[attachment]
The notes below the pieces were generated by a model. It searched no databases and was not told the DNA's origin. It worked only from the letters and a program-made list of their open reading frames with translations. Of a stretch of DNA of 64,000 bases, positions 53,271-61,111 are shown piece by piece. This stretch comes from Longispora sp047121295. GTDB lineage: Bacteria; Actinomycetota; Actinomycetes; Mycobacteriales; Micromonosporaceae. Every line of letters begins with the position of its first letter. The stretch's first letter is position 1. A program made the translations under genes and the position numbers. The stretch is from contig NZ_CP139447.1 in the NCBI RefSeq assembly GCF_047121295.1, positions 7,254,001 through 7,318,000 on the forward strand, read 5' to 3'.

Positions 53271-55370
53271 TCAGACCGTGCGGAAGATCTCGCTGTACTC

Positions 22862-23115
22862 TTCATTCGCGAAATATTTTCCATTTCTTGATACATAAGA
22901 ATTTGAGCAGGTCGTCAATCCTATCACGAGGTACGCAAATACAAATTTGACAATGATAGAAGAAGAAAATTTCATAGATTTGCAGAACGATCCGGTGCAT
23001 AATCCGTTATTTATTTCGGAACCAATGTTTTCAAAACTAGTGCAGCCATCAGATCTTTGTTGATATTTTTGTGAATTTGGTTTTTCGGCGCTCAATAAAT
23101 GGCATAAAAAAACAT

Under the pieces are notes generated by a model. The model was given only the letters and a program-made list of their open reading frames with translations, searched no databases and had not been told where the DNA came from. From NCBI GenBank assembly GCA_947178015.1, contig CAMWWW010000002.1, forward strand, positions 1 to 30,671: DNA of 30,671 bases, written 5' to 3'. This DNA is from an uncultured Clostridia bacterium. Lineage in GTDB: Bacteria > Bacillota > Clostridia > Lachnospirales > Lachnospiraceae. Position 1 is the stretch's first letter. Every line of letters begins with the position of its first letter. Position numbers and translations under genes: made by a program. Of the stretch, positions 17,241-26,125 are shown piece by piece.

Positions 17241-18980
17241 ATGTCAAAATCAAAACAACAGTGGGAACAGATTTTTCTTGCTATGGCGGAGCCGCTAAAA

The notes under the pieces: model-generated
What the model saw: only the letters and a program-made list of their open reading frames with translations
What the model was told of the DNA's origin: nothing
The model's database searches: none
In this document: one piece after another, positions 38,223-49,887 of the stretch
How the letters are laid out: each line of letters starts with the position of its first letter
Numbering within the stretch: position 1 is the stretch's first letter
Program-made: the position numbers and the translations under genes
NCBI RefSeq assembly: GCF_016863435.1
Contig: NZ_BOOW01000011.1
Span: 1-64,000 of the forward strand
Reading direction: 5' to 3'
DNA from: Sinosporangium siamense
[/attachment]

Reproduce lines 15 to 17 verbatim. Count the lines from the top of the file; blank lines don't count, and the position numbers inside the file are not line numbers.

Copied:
The model's database searches: none
In this document: one piece after another, positions 38,223-49,887 of the stretch
How the letters are laid out: each line of letters starts with the position of its first letter